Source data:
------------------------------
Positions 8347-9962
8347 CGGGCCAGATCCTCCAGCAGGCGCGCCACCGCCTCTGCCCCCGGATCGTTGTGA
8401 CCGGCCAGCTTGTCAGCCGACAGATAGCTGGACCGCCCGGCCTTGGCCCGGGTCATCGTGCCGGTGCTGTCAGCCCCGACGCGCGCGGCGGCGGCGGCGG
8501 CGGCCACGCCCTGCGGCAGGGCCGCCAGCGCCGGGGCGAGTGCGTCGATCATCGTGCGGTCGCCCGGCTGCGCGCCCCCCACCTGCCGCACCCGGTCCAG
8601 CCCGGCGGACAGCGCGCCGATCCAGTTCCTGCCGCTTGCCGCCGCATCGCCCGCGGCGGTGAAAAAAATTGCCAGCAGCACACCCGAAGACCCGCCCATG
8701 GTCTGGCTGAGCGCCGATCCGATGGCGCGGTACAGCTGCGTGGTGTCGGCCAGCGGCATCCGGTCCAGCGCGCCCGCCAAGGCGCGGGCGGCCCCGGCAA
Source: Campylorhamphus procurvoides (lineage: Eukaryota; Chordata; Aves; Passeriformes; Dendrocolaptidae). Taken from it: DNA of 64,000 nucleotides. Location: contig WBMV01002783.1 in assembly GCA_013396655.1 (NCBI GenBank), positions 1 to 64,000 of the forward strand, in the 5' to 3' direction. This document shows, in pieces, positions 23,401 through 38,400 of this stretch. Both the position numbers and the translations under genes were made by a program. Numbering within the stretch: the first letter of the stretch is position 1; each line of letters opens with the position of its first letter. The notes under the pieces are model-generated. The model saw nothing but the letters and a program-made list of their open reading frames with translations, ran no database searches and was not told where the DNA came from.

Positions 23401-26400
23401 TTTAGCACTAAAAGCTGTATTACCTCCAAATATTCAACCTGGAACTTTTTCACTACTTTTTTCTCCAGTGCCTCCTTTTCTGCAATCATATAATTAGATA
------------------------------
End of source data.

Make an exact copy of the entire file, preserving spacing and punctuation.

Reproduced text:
Positions 8347-9962
8347 CGGGCCAGATCCTCCAGCAGGCGCGCCACCGCCTCTGCCCCCGGATCGTTGTGA
8401 CCGGCCAGCTTGTCAGCCGACAGATAGCTGGACCGCCCGGCCTTGGCCCGGGTCATCGTGCCGGTGCTGTCAGCCCCGACGCGCGCGGCGGCGGCGGCGG
8501 CGGCCACGCCCTGCGGCAGGGCCGCCAGCGCCGGGGCGAGTGCGTCGATCATCGTGCGGTCGCCCGGCTGCGCGCCCCCCACCTGCCGCACCCGGTCCAG
8601 CCCGGCGGACAGCGCGCCGATCCAGTTCCTGCCGCTTGCCGCCGCATCGCCCGCGGCGGTGAAAAAAATTGCCAGCAGCACACCCGAAGACCCGCCCATG
8701 GTCTGGCTGAGCGCCGATCCGATGGCGCGGTACAGCTGCGTGGTGTCGGCCAGCGGCATCCGGTCCAGCGCGCCCGCCAAGGCGCGGGCGGCCCCGGCAA
Source: Campylorhamphus procurvoides (lineage: Eukaryota; Chordata; Aves; Passeriformes; Dendrocolaptidae). Taken from it: DNA of 64,000 nucleotides. Location: contig WBMV01002783.1 in assembly GCA_013396655.1 (NCBI GenBank), positions 1 to 64,000 of the forward strand, in the 5' to 3' direction. This document shows, in pieces, positions 23,401 through 38,400 of this stretch. Both the position numbers and the translations under genes were made by a program. Numbering within the stretch: the first letter of the stretch is position 1; each line of letters opens with the position of its first letter. The notes under the pieces are model-generated. The model saw nothing but the letters and a program-made list of their open reading frames with translations, ran no database searches and was not told where the DNA came from.

Positions 23401-26400
23401 TTTAGCACTAAAAGCTGTATTACCTCCAAATATTCAACCTGGAACTTTTTCACTACTTTTTTCTCCAGTGCCTCCTTTTCTGCAATCATATAATTAGATA